Apparently, a man suffered a flesh wound in the leg, possibly at the hands of his own associates, after he or someone from his crew was caught in the backyard of a home where the residents had a legal right to grow marijuana for medical purposes. You can read more about the attempted pot plant theft, the attempted getaway, and the shooting at Claycord.com.
But certainly, the Reefer Madness fearmongers would say, such an incident shows that allowing a medical marijuana dispensary in Walnut Creek will attract similar robberies and other violent crime to our fair city.
And, absolutely, these fear mongers would assert, such an incident provides more evidence that marijuana is a dangerous, destructive, crime- and violence-ridden drug.
It would be silly of me to say that marijuana cultivation, sales, use, and abuse are victimless, crime-free vocations. There is this incident, and, off the top of my head, I can think of two recent homicides in the East Bay suburbs that possibly involved pot deals gone bad. They include the shooting death of 17-year-old Rylan Fuchs of Danville earlier this year and the December 2007 killing of Eric Martin, of Pittsburg, in Walnut Creek over a failed marijuana growing and distribution scheme.
But are there any other mind-altering substances, whose cultivation and/or manufacture, sales, use, and abuse attract crime, including robberies, assaults, and homicide?
The stuff of beer, wine, and Grey Goose martinis.
Once again, I’ll repeat that alcohol—mostly in the form of red wine—is my drug of choice. I like it--perhaps too much. But that's a whole other story.
As for pot, I have not tried it since college. I didn't like it much then, and have no desire to use it at any time in the future. The smell? Ick.
And who wants to be around a bunch of stoners? If you're not stoned? Although, I have to say that being around a bunch of people blissed out on weed would be no worse than—and might even be preferable—to being around loud, annoying drunks. Among these drunks, I’m including a very obnoxiously vocal and tipsy silver-haired man in a polo shirt (a lawyer? Bank executive? Real estate entrepreneur?) who was toting a wine glass and making an ass of himself on North Main Street during last week’s Fall Wine Walk. This wine-tasting event, hosted by the Downtown Business Association, was, remember, a fundraiser to benefit local Walnut Creek schools.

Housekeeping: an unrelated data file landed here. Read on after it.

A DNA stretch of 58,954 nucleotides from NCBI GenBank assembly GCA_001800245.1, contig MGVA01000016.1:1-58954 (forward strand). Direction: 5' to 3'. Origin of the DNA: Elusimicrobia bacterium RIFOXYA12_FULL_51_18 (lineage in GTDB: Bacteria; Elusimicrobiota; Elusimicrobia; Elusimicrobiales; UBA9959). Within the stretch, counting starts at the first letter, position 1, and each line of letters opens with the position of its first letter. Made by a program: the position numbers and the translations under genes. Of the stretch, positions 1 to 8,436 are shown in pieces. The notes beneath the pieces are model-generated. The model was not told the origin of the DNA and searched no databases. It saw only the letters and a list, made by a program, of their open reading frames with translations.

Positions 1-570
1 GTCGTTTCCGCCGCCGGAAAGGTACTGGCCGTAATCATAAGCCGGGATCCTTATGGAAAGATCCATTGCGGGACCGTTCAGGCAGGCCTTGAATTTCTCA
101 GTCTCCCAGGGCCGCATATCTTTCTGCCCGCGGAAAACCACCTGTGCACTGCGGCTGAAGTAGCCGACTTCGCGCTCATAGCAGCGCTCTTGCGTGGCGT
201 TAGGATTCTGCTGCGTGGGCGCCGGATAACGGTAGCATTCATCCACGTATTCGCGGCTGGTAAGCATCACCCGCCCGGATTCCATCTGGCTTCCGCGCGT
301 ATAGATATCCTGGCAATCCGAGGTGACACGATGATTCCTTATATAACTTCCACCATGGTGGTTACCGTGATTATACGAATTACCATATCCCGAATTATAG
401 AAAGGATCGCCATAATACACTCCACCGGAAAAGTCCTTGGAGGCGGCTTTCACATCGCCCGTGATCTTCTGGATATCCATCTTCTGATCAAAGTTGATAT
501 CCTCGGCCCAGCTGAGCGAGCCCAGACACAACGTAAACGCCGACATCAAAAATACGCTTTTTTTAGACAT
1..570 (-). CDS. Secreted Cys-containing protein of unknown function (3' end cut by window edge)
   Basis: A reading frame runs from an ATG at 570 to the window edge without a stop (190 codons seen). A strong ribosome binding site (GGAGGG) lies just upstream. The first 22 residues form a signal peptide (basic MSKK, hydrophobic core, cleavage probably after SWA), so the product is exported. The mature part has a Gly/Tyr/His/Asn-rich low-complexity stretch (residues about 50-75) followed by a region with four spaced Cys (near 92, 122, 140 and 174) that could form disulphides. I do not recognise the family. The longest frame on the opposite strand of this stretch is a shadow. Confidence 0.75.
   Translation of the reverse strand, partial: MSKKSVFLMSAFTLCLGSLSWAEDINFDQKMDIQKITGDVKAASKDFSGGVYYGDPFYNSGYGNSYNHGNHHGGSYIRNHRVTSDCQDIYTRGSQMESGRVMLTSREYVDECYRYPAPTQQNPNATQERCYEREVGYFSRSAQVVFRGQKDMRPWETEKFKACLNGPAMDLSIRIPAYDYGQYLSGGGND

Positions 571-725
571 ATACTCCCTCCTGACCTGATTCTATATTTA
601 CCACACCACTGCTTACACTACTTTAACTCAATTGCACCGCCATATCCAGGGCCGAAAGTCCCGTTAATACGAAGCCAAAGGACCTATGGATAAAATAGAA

Again, what about alcohol and it's connection to crime and destruction? No wait! Alcohol is legal, so it’s harmless, right? It doesn’t cause death, destruction, or crime, right?
Well, of course, we all know it does. We’re familiar with the fact that alcohol is involved in thousands of traffic fatalities every year across the United States. We also know that long-term alcohol abuse is associated with tragic health consequences, astronomical medical costs, and the breakdown of families and communities.
The U.S. government says about both alcohol and tobacco, which are both legal in this country, for recreational use, to people of a certain age: "Alcohol and tobacco cost society a great deal every year in terms of crime, lost productivity, tragedies, and deaths. ... As a result of legal settlements and vigorous public education efforts, many Americans are aware of the dangers of dependence and addiction associated with alcohol and tobacco use. Even so, alcohol and tobacco remain a significant part of the American health problem."
So, we might be aware that alcohol is a major health problem, but most of us probably don't think of it as a major crime problem as well. But it is, and like marijuana and other drugs, it contributes to our local, state, and national crime rates. Alcohol, notably, is a major factor in domestic violence.
From the U.S. Department of Justice:
- About 3 million violent crimes occur each year in which victims perceive the offender to have been drinking at the time of the offense.
- Another Justice Department study found that that alcohol abuse was a factor in 40 percent of violent crimes committed in the United States.